Travel story contributor: Abhinav Singh
When Delhi was burning in May heat, I impulsively took a bus from the Himachal Government Tourism Office in Connaught Place, Delhi but not before devouring the Delhi famous deep fried spicy aaloo-chaat.
Next day, early morning, I reached the cooler Dharamsala, a far cry from the sultry and sweaty Delhi. I stood by the boundary wall of the bus stop and admired the serene valley around and its unique flora and fauna, some of which I had never seen before! For e.g. the much darker and plump blackish sparrow and crows, furry , soft-toyish and mostly sleepy street dogs.
Just few minutes walk up from there, comes the main center of Dharamsala, bustling with people, back-packers, monks, shops, bakeries, market , massage parlors, noodles-cart, momo sellers, all of them females, restaurants for all budgets and most cuisines, temples , the works ! All of this is concentrated in a very small charming area which is best explored on foot. Impatient to see a monastery for the first time, I asked people for the directions. Everyone was directing me to the famous and obvious destination Tsuglagkhang Complex. But one of them mentioned a hidden monastery called Namgyal monastery down the road. I chose the road less traveled.
Few minutes into the walk, I discovered the yellow monastery hiding shyly behind the dense conifer foliage. It sits pretty oblivious of the hustle and bustle of the commercial area, few minutes walk away. I was surprised to find not a single tourist there. Only few monks, going about their daily routine filled the space. I stepped inside hesitantly to discover a huge Budhdha figure sitting peacefully. Having whole of monastery to myself, I had the freedom to soak in the ambiance; observe, admire and photograph the peaceful place. The air was fresh and pious. Apart from spacious courtyard and manicured gardens, there were resident quarters for the monks. The place was impeccably neat, disciplined, clean, and orderly.
After exploring the area at a leisurely pace, I moved upwards to the more popular Tsuglagkhang Complex, which is credited for being the biggest Tibetan temple outside of Tibet. I entered the nondescript courtyard and took the stairs to the prayer/meditation hall above. It had a prayer hall and an open air space, every inch of which was occupied by devotees reciting their prayer. I was impressed by beautiful sights and sounds and of course pleasant weather!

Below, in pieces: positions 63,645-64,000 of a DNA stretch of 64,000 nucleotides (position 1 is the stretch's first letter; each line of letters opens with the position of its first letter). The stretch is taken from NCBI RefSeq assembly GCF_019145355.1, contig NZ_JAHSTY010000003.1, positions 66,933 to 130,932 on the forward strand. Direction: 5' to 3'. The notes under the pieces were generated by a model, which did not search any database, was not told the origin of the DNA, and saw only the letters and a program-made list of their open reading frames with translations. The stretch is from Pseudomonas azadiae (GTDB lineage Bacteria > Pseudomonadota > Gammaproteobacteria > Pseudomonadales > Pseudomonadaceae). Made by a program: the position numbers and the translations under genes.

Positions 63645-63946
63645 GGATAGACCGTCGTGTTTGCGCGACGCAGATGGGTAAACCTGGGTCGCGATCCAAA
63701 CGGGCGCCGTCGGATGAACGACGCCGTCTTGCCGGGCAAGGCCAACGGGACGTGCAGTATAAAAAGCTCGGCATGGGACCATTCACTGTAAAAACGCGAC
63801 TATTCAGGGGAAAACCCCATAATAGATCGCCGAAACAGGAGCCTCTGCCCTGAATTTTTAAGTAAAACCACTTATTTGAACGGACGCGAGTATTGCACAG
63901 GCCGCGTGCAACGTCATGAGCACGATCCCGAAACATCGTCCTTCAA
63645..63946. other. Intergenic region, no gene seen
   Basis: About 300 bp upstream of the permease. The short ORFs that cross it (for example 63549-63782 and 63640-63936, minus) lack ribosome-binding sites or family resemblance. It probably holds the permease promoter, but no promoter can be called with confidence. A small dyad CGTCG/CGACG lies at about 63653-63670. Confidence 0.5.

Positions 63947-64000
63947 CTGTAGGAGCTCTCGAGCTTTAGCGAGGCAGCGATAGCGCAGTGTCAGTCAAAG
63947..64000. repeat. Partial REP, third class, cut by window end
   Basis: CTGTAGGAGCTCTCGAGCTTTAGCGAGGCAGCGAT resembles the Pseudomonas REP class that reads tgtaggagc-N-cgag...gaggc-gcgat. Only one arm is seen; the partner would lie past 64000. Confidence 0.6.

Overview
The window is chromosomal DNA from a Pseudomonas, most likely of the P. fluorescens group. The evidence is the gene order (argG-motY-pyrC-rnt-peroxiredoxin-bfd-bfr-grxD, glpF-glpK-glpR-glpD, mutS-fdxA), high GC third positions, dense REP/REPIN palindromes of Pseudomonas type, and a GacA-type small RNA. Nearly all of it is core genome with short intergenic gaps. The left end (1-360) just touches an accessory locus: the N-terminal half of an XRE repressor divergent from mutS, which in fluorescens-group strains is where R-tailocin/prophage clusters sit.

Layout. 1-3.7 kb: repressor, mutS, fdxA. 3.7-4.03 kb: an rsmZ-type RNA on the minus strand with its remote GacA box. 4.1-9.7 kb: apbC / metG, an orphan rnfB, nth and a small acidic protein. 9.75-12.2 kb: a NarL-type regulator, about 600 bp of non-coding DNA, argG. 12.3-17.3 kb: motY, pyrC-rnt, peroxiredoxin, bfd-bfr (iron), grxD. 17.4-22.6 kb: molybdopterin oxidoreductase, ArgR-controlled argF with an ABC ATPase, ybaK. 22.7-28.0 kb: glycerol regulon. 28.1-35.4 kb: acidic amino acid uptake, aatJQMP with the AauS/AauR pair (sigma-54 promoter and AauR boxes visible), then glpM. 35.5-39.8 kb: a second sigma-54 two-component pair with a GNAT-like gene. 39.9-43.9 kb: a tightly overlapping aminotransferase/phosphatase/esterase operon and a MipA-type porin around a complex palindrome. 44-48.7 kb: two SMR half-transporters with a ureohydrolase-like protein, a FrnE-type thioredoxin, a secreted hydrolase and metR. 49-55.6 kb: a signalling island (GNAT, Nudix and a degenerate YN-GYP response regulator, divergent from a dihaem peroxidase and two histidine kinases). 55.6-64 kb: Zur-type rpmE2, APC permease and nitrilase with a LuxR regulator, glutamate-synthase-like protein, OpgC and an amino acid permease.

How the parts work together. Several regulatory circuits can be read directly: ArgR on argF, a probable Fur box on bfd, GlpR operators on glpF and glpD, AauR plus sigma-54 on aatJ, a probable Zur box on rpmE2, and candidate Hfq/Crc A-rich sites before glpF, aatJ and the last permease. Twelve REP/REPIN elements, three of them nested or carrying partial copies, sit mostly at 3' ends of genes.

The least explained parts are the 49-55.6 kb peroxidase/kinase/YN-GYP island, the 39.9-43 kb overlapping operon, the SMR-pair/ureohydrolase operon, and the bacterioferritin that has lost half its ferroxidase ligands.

Coming out mesmerized from my experience in the temple, I halted at the Tibet museum nearby. I was interested in learning about Tibet history, its freedom struggle and the atrocities faced by the victims of this struggle. The museum mainly focuses on these themes only using pictures to tell the story. There is a documentary like video being played in one corner showing bone-chilling real life scenes of victims and their stories.
Once done with the mandatory walk, I was strolling solo and aimlessly in the streets when my eyes stopped at a poignant scene. A group of Buddhist child monks stared curiously at kids playing around during their recess time. I stood there, wondering whether the highly disciplined life led by these children monks is making them miss the fun of childhood.
Do they crave to live the life of a regular kid or are they not affected (maybe temporarily?) by it! Do they crave to sing loudly? Goof up? Bully each other? Play football? Watch Bollywood films? Play video-games? I don’t have the answer yet. Maybe in my next trip, I will try to dig deeper and find my answers.